A Fact-Check for the Four-Color World

Saturday, July 09, 2005

Doom Patrol & Drug Prohibition

Scott brought this scene from Doom Patrol #10 to my attention: Nudge has been taken to the hospital by the police. Her parents rush in to see her, and the doctor tells them "Your daughter is in a world of trouble. The police have arrested her for possession of a very dangerous drug we have never seen before."

If you ever look at a drug statute (like this one), you'll see a long list of chemicals. The state cannot merely say "All non-FDA approved drugs are illegal;" they have to name the drugs that carry criminal sanctions. This is because the public must be put on notice as to which drugs and chemicals are illegal. If the state doesn't specifically say "This chemical/drug is illegal," then there's no way for an individual to know whether he's breaking the law or not.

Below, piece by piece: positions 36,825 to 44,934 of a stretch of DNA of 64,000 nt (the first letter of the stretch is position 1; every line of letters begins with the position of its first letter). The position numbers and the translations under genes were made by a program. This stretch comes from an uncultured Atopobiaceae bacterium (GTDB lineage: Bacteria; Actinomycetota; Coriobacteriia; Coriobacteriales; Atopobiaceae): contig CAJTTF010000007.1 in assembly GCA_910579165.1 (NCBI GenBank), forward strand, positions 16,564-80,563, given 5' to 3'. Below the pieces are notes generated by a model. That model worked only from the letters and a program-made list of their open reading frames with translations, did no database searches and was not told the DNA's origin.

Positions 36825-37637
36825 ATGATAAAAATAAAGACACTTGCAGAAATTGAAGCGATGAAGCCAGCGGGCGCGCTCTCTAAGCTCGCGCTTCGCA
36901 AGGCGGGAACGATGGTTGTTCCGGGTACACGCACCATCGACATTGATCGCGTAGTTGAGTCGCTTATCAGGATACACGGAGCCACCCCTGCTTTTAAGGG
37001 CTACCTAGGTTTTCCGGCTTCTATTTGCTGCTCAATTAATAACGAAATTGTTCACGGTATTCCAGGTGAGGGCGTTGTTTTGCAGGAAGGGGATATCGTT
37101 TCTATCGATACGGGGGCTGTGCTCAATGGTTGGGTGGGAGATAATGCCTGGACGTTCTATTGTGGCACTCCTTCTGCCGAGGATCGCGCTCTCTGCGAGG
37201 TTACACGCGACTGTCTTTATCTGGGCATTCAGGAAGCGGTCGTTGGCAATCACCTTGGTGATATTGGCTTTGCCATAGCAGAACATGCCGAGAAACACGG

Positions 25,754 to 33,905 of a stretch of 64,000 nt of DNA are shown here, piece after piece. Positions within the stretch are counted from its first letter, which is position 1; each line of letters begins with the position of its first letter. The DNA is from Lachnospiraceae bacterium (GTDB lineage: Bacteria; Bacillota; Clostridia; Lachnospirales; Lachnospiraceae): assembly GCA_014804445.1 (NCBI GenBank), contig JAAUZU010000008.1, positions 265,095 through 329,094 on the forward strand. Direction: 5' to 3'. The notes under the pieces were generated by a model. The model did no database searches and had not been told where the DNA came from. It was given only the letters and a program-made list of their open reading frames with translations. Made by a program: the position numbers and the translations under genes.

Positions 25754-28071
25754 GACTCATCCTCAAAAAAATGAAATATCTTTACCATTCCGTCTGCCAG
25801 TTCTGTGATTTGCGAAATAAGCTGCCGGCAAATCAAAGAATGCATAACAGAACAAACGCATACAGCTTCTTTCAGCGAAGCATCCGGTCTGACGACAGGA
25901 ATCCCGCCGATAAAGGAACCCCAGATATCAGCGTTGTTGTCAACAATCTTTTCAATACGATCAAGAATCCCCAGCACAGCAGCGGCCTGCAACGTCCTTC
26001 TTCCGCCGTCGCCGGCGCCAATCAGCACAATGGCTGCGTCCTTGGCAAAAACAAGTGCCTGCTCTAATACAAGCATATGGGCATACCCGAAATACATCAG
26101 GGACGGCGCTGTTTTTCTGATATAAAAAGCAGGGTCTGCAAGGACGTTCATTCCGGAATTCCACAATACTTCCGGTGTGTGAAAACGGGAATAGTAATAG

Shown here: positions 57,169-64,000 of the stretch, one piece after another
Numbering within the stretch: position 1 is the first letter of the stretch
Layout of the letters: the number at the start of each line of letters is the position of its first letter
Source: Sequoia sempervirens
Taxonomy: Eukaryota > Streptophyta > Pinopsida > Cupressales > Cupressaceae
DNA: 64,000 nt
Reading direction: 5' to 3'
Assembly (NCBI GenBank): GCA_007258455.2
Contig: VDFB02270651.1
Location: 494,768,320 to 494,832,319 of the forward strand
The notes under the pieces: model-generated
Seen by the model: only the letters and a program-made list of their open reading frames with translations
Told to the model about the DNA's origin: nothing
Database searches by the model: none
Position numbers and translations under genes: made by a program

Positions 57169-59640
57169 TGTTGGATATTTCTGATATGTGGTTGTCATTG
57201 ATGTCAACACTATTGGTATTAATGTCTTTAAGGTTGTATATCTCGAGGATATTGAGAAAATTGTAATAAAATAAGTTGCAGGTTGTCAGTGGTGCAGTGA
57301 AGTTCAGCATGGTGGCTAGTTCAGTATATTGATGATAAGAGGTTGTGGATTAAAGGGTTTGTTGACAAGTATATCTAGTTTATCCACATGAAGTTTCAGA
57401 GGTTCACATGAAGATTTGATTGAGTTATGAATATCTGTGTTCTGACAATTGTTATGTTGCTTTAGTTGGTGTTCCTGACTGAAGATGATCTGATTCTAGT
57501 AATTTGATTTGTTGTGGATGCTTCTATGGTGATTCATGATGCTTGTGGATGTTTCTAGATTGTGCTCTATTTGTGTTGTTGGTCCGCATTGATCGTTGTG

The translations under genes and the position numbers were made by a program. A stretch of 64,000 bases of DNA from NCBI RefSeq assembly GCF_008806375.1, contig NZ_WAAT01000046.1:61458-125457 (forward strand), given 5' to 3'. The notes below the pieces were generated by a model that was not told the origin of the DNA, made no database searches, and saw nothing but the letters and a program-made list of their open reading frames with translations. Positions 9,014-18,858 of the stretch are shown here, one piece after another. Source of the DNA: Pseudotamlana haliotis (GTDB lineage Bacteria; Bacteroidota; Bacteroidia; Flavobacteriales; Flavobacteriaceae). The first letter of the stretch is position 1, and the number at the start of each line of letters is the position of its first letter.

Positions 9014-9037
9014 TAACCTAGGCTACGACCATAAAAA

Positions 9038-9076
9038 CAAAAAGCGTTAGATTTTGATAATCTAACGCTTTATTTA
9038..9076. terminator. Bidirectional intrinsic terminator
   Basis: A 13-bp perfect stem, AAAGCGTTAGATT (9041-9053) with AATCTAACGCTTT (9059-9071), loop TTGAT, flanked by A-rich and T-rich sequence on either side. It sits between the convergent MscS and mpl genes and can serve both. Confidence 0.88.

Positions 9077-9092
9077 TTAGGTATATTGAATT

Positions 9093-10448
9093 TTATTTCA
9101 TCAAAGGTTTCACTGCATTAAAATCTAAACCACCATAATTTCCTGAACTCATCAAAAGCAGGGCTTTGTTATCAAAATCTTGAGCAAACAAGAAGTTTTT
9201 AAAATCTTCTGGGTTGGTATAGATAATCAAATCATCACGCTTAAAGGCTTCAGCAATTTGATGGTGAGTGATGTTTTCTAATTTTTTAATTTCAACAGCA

The makers of designer drugs used to exploit this characteristic of the law by manipulating existing drugs to create new ones that weren't yet illegal. But in 1986, the Controlled Substances Act made all possible variations of existing drugs illegal, thus heading off such extralegal innovation. Also, if a new drug is sold on the premise of being similar in effect to an existing illegal drug, criminal charges can result.

However, if one had to guess from the side effects as presented in the issue (it makes the user somewhat psychic), Nudge's drug doesn't look to be a variation of any existing illegal drug. It looks to be something totally new, and the doctor's comments back this up. If that's the case, then Nudge's drug is not yet illegal and she can't be convicted of a crime for possessing it. If it's merely a variant of a fictional DCU illegal drug, then it could still be illegal.

However, even though Nudge probably isn't guilty of a crime, I'd argue that it was still OK for her to be arrested under the circumstances. She was found in possession of what was clearly a drug, which had killed other kids who had used it. Cops aren't chemists, and can't make the determination of whether this particular mysterious drug is an illegal variant or a brand-new, from-scratch creation. That's a determination for the crime lab to make. The arresting officer only needs probable cause of a crime, and I think the situation provides for that much.